How to Make the Best Corned Venison

AJ Gall

Just last week, the Legendary Whitetails office crew devoured one of the best homemade venison meals we’ve ever experienced.  You’re probably thinking it was a cut of backstrap stuffed with cheesy goodness, or bits of tenderloin and jalapeno wrapped in bacon, or something like that . . . while those are certainly savory in their own right, this meal was completely different.

Sparked by the upcoming St. Patrick’s Day celebration, we saw it necessary to make an ode to the Irish with a “Corned Venison” themed video. Truth be told, the traditional corned beef and cabbage meal isn’t really Irish at all (google it yourself), but that didn’t stop us.  Heck, the rest of the world serves massive amounts of corned beef on March 17th, so we might as well too. The only difference is our freezer is full of venison, not beef.

Reuben rolls made with corned venisonReuben rolls made with corned venison, melted swiss, and sauerkraut.

Originally, the idea of corning our own venison for a Reuben roll recipe seemed like a lot of work.  The longevity of the process (letting it brine for five whole days) really clouded just how easy it actually is to make corned venison.  Don’t let the 4-7 day wait deter you from tasting this awesome wild game experience.

How to Make the Brine for Corned Venison

Like we just said, this recipe is really quite simple both in terms of the ingredient list and execution. The ingredients are as follows:

  • 2 cups water
  • 6 tablespoons Morton® Tender Quick®
  • 1/2 cup brown sugar
  • 4 1/2 teaspoons pickling spice
  • 1 tablespoon garlic powder
  • 6 cups cold water
  • 3 – 5 pound boneless venison roast

ingredient list for making the brine for the corned venison recipeHere are the ingredients used in the brine for corned venison.

One quick note on choosing the right venison roast to be corned. You can really use any cut of venison, but the larger roasts from the hind quarters are most ideal.  Consider using the top or bottom round roasts, or the sirloin tip roast.  Save your backstrap for the grill.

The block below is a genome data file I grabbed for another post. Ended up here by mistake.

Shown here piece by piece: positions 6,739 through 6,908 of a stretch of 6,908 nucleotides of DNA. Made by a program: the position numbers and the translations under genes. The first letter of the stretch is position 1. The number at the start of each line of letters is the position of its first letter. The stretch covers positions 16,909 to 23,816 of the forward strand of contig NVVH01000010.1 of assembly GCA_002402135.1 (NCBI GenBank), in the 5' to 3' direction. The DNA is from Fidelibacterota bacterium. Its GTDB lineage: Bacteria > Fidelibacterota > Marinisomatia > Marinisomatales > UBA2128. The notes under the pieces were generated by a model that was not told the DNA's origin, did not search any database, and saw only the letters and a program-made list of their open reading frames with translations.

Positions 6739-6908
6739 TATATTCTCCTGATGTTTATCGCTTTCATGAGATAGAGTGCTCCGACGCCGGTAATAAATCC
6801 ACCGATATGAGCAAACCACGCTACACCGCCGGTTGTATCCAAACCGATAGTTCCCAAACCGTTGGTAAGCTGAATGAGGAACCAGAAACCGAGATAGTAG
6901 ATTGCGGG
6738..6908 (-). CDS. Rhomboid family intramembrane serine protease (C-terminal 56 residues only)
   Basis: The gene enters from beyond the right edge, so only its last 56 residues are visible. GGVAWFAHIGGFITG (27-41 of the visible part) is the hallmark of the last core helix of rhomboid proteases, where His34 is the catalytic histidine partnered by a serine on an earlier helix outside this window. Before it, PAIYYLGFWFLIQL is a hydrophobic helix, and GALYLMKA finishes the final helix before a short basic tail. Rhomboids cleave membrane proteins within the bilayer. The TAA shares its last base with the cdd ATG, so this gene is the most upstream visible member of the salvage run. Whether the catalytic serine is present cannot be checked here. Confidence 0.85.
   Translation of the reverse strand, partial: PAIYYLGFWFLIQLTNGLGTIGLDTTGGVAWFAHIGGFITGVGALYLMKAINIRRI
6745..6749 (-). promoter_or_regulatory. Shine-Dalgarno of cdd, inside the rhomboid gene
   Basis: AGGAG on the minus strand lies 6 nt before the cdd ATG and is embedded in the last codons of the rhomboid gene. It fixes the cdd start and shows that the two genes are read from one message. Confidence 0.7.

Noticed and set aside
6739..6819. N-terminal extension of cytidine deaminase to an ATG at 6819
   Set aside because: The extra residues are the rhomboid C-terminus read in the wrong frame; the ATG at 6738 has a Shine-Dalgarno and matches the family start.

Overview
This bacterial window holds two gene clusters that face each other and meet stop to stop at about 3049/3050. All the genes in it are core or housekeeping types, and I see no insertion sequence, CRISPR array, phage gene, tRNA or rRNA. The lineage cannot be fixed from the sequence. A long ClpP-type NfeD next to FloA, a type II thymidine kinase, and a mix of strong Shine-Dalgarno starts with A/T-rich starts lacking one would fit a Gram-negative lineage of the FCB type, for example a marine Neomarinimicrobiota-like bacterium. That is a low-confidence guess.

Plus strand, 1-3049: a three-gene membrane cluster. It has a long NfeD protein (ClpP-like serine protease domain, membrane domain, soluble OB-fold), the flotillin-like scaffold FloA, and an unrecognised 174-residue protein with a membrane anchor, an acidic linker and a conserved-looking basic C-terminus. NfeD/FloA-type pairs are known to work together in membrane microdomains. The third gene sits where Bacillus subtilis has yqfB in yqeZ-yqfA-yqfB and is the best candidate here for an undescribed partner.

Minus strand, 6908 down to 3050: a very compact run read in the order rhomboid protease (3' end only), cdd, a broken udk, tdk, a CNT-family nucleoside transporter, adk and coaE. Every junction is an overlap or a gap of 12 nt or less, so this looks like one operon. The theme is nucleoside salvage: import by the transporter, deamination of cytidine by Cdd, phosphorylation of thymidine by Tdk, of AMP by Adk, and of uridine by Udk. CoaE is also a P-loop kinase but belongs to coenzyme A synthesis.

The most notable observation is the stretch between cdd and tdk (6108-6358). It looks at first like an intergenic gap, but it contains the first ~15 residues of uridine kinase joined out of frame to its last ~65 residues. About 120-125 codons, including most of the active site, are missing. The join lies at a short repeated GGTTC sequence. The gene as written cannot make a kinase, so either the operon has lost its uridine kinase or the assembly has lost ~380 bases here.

Once you have the ingredients in hand it’s time to start making the brine.

Step 1:

Bring 2 cups of water to a boil in a saucepan over high heat. Stir in the curing mixture (Morton Tender Quick), brown sugar, pickling spice, and garlic powder; stir until dissolved then remove from the heat.

Preparing the brine for corned venison by boiling itPreparing the brine.

Step 2:

Pour 6 cups of cold water into a 2-gallon container, and stir in the spice mixture you just boiled. Place the boneless venison into the brine, cover, and refrigerate. Leave the venison in the refrigerator to brine for 4-7 days, turning the meat over every day.

Venison roast sitting in brineVenison roast sitting in cold water before the brining agents were added.

Step 3:

Rinse the meat well, then place into a slow cooker, and cover with water. Cook on high for 4 hours or on low for 7 hours.

Rinsing the corned venison roast after it's sat in the brine for 5 daysRinse the meat after before cooking

Cooking the corned venison in a slow cooker Place roast in slow cooker, cover with water, and cook on low for 7 hours

Step 4:

Remove the venison from the crock pot, and allow to rest for 30 minutes before slicing.

Sliced corned venisonSlicing the corned venison roast

That’s it! After you whip up the brine, you basically set it and forget it.  Once you slow cook it, you’re free to enjoy the corned venison roast any way you’d like.  We chose to make Reuben rolls, which were beyond delicious! You can find the full recipe and video here or see it below.  You could also make Reuben sandwiches, baked Reubens (like a Pastrami melt), corned venison hash, or eat it the traditional Patty’s Day way with cabbage! If you’re not familiar with our fast-paced wild game recipe videos you should check them out here.

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About The Author
From Woods to Table

AJ Gall

AJ Gall's prior hunting and wildlife experiences began long ago and make him the perfect contributing deer hunting guru.  As a habitat consultant under Dr. Grant Woods, AJ has worked on properties in 13 different states, amassing over 25,000 acres of quality deer management. He now uses that knowledge to help clients find their dream hunting properties as a licensed real estate agent in Wisconsin.  


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